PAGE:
Deb Elkink lives with her husband on the banks of a lovely creek in the rolling hills of southern Alberta, Canada—a stone’s throw from the Montana border. The Third Grace is her first novel.
The Third Graceby Deb Elkink
The Past Casts a Long Shadow. Especially When It Points to a Woman’s First Love.
Her name was Mary Grace until she fell in love with the French exchange student visiting her family’s Nebraska farm. François renamed her “Aglaia”—after one of the beautiful Three Graces of Greek mythology—and set the… See more details below
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The Past Casts a Long Shadow. Especially When It Points to a Woman’s First Love.
Her name was Mary Grace until she fell in love with the French exchange student visiting her family’s Nebraska farm. François renamed her “Aglaia”—after one of the beautiful Three Graces of Greek mythology—and set the seventeen-year- old girl longing for something more than her parents’ simplistic life and faith.
Now, fifteen years later, Aglaia works as a costume designer in Denver. Her budding success in the city’s posh arts scene convinces her that she’s left the naïve farm girl far behind.
But “Mary Grace” has deep roots, as Aglaia learns during a business trip to Paris. Her discovery of sensual notes that François jotted into a Bible during that long-ago fling, a silly errand imposed by her mother, and the scheming of her sophisticated mentor all conspire to create a thirst in her soul that professional success can’t quench.
The Third Grace takes you on a dual journey across oceans and time—in the footsteps of a woman torn between her rural upbringing and her search for self.
“Very rarely do I get to the end of a book and want to turn right around and read it all over again, but this happened with The Third Grace. It’s a novel on the order of Peace Like a River or Secret Life of Bees.”—Linda Hall, novelist.
“Elkink expertly weaves threads of mythology and troubled faith into a finely textured and compelling story of self-discovery. An incredible debut novel.”—Janice L. Dick, novelist, editor, speaker.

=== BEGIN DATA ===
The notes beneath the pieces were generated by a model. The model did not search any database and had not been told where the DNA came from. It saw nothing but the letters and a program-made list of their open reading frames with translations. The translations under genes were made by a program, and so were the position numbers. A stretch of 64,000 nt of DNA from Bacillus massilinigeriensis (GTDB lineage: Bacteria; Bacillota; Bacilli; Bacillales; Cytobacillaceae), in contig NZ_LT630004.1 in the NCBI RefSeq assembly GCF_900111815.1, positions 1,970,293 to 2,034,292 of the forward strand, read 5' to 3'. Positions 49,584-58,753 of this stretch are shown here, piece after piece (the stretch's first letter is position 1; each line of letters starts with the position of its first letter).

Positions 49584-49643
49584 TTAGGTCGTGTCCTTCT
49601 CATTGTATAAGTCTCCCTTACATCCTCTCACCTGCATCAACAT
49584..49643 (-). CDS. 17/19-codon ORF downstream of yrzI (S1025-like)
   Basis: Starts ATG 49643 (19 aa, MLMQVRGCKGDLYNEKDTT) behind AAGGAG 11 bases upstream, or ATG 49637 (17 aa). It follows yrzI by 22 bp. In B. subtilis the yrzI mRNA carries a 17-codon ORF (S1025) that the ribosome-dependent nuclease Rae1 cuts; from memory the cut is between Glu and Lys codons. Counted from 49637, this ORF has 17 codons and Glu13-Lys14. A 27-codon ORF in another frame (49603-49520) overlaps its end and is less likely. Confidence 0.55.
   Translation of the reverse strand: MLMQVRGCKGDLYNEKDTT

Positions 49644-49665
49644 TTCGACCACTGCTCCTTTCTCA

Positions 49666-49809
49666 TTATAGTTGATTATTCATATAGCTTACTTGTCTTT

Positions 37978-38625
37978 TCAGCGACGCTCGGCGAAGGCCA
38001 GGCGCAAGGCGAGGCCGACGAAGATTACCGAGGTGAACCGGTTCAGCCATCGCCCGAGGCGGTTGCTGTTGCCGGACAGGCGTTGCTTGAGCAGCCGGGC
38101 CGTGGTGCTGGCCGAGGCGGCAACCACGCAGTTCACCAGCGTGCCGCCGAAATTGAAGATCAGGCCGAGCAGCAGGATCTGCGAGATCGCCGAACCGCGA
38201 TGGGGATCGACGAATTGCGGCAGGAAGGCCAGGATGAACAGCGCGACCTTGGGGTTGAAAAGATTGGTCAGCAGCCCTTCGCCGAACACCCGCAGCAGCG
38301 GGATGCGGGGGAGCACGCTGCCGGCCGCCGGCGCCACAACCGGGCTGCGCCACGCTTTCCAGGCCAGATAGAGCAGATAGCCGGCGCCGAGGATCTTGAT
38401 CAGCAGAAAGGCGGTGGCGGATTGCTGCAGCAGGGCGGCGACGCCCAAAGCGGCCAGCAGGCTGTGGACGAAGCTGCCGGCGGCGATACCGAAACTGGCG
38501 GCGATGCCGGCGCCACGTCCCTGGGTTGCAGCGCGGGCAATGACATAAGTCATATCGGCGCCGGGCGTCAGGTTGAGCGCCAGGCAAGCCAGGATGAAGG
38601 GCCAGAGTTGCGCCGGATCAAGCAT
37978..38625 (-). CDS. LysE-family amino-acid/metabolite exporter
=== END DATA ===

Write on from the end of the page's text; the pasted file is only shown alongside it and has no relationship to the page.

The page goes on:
“Aglaia’s journey takes her through the labyrinth of Greek mythology and to the heights of Parisian costume design. But in the end, her journey of self-discovery to arrive at true peace is the greater distance travelled. Beautifully written.”—Donna Fletcher Crow, novelist.
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Mary Grace Klassen's parents love their family and Nebraska farm. They love their Mennonite faith even more. They study the Bible, attend church regularly, and avoid the wickedness of the world. Family, farm, and faith are not important to Mary Grace, the main character in the novel The Third Grace by Deb (Neufeld) Elkink. Actually Mary Grace sees family, farm, and faith as a three-fold stone she's forced to roll up the mountain of life. In that respect she's like Sisyphus of Greek mythology. It's Francois, an exchange student from Paris, who first stirs in Mary Grace the desire to break free of family, farm, and faith. A teenager at the time, she regards Francois as the epitome of sophistication and sexual attraction. His tales of Greek gods and goddesses thrill her. She's especially intrigued by stories of The Three Graces, mythic goddesses of life's pleasures such as play, rest, amusement, happiness, and relaxation. Mary Grace identifies so strongly with one of the Graces that she takes her name, Aglaia. The smooth-talking Francois is about to relieve Aglaia of her virginity, with her encouragement, when her brother finds them. A faithful Mennonite, he defends his sister's virtue by wrestling Francois away from her. One might think this event would shame Aglaia, prompting her to repent and return to her faith. It doesn't. Even Francois's disgrace in the eyes of her family and his abrupt departure don't affect her that way. As soon as she can, she leaves the farm and moves to Denver. There she finds work as a costume designer. She loves the job, which lets her implement and develop her considerable creative abilities. However, she remains stuck in a time warp spiritually and psychologically. Memorized verses of Scripture hinder her enjoyment of the faith-free life she's chosen. She has no romantic interests. "All her romance was relegated to the vault of her thoughts, where she could keep a close eye on it and steer clear of further pain….her lack of comfort with men stemmed from confusion about what she had to offer—about who she was. She'd lost a piece of herself when Francois left." Her faithfulness to Francois's memory seems pitiful and neurotic, especially since she never hears from him. Even in her thirties, she can't abandon her first love. Aglaia's employer, Eb, exerts a Christian influence on her. Her friend Lou doesn't. Lou teaches at a university, where many of her lectures focus on goddesses and the deification of the feminine. She scorns Christianity for what she sees as its emphasis on male dominance. Furthermore Lou regards the Bible as a book of myths "preceded by equally valid tales of earlier cultures." Like Lou, Eb is interested in stories told by earlier cultures. But his view is different from hers. He says "The Bible fulfills all the longings aroused by fairy tales passed down through the ages and tells us what they really mean. Look into the Word and it will look right back at you; it will see you and change you." Whose lead will Aglaia follow? Answers don't come easily. Complicating her journey are uncertainty about her career goals, the continuing influence of her Mennonite family, and a bittersweet reunion with Francois. How will Aglaia find direction for her life? Will this late bloomer ever come of age? Elkink keeps us guessing almost to the conclusion of the story.